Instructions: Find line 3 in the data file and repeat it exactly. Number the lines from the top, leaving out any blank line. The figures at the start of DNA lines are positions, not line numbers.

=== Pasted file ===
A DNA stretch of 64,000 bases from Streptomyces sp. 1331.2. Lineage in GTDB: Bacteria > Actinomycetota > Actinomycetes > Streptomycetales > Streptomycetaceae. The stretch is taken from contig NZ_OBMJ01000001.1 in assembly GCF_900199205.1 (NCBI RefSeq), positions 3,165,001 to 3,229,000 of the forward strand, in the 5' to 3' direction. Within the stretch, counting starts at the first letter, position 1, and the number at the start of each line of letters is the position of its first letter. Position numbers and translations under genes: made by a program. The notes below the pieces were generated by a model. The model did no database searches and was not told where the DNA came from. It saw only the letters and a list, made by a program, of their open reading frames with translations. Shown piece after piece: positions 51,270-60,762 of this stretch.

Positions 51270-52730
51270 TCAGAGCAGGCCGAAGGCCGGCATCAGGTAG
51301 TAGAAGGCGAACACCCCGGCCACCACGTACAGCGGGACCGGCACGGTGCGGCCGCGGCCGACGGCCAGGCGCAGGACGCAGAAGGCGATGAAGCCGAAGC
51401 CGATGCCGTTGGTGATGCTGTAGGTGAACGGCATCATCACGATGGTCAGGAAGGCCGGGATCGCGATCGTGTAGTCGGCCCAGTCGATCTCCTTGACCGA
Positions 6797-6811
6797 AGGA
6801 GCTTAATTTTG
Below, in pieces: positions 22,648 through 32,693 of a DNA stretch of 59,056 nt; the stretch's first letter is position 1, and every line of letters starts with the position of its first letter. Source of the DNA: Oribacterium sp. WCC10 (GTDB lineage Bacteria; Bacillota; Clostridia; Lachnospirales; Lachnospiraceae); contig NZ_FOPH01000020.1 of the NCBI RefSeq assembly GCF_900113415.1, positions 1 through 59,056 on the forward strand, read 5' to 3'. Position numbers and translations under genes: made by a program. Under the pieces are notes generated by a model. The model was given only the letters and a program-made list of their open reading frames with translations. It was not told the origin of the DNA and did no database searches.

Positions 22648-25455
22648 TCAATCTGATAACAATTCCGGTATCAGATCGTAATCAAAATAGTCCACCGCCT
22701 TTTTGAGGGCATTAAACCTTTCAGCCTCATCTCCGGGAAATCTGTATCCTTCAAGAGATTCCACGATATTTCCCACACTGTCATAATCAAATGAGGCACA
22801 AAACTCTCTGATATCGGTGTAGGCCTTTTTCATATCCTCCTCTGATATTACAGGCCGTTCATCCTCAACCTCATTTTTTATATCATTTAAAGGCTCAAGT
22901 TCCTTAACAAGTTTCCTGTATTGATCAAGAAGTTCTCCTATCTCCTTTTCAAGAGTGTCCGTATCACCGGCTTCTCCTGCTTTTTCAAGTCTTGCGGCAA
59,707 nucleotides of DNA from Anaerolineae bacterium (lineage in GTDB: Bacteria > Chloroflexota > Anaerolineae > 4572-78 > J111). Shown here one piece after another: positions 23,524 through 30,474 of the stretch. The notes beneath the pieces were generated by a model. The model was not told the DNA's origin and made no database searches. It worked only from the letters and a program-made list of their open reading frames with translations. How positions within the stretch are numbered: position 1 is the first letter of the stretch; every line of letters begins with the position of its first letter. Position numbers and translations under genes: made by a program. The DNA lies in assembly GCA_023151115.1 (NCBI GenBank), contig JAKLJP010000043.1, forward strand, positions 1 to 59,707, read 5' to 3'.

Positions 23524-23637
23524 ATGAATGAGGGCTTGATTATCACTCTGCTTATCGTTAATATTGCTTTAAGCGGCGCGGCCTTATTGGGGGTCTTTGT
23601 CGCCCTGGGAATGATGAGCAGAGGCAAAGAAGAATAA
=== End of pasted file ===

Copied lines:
51270 TCAGAGCAGGCCGAAGGCCGGCATCAGGTAG